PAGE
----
This video installation projected onto a wooden packing case was made for an exhibition in Northern Finland at the Aine Art Museum, Tornio called ‘Something Strange’ and is now a part if the museums collection. It bears testament to the consistency of journeys not only in times of flux and uncertainty, but as a part of life’s tapestry of constant change and renewal. The video work animates a Finnish male sex chromosome Y to suggest the term ‘Gene Pool’ that refers to the collective and diverse genealogy of a group or nation. Scientists use the male Y chromosome as a means to map our ancestry through the male line.
The Finnish Y chromosome reveals some differences to other western European Y chromosomes. At some point in the remote past northern Asian people may have migrated to Finland. The presence of the Y-chromosomes brought by these mysterious people pose various questions. Why did they come to Finland: where did they come from, and who were they?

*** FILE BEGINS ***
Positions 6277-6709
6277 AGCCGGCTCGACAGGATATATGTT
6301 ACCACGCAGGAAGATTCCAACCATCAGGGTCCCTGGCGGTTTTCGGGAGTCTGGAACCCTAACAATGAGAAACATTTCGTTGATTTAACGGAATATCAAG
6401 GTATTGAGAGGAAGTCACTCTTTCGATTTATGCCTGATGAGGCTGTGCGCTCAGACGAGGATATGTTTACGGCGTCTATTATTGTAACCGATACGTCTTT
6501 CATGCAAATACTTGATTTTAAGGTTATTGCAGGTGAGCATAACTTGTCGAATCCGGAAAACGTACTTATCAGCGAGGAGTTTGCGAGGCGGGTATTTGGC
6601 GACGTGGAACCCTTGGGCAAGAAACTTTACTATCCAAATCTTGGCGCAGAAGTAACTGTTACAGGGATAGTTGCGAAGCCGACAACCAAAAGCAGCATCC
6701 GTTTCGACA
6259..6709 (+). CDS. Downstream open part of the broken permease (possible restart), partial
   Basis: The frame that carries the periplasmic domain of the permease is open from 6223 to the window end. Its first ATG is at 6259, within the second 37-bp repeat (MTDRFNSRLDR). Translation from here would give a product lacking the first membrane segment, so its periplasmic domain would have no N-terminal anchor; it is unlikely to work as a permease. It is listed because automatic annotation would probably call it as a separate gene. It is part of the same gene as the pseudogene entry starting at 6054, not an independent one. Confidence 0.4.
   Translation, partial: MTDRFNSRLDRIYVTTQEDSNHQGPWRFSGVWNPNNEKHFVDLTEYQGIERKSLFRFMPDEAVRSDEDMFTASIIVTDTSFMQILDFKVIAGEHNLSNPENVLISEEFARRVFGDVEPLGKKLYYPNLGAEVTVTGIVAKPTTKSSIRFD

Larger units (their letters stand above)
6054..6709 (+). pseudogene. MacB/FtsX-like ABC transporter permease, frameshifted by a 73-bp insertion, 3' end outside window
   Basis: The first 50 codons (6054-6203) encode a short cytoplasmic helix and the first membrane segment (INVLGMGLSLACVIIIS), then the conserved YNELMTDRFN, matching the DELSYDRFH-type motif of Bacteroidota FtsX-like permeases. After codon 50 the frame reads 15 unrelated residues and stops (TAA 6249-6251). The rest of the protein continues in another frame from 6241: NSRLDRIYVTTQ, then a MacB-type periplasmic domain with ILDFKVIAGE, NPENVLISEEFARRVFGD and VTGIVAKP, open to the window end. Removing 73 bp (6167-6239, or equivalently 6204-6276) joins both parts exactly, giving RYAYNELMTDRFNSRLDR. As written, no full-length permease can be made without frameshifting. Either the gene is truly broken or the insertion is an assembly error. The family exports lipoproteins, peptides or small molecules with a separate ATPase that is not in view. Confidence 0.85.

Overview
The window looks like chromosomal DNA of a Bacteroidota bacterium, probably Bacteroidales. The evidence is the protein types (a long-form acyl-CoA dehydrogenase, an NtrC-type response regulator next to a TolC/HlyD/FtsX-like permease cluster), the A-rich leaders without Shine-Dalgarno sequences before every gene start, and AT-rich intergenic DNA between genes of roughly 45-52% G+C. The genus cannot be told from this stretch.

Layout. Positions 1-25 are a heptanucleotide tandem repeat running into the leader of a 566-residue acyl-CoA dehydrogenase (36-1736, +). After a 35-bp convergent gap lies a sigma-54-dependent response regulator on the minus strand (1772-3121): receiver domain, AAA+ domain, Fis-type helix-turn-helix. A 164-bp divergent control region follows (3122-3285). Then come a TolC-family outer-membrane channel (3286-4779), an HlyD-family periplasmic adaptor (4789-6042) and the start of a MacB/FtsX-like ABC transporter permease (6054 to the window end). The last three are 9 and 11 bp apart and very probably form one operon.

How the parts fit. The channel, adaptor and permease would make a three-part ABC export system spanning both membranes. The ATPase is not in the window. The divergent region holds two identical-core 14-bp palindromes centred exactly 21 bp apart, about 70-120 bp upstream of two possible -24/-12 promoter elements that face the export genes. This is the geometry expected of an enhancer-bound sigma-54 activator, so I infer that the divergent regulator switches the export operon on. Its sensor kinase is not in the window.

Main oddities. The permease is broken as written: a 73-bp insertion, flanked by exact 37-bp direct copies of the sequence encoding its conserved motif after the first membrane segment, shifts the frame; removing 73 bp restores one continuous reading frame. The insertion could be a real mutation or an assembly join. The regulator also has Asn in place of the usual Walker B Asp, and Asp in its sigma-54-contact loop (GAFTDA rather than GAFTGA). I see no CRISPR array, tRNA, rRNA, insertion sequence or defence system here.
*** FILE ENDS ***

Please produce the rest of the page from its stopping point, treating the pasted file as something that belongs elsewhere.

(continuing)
The Y-chromosomal studies of Kittles et al. (1998, 1999) reveal two main haplotypes of Finnish men. One, named haplotype A, is predominant in eastern Finland and seems older than haplotype B. This may be attributable to two waves of settlement, an eastern and a western one. A. Scientists have identified a mutation in the Y chromosome that is fairly widespread in the Buryat, a group that lives in Mongolia and is also found in Finland. This suggests that in the far and distant past people migrated from northern Asia and settled in the territory of Finland.
Reference: Reijo Norio, Finnish disease Heritage II population prehistory and genetic roots of Finns Human Genetics (2002) 112
Images of Finnish Y chromosomes, courtesy Harriet von Koskul, Helsinki University Hospital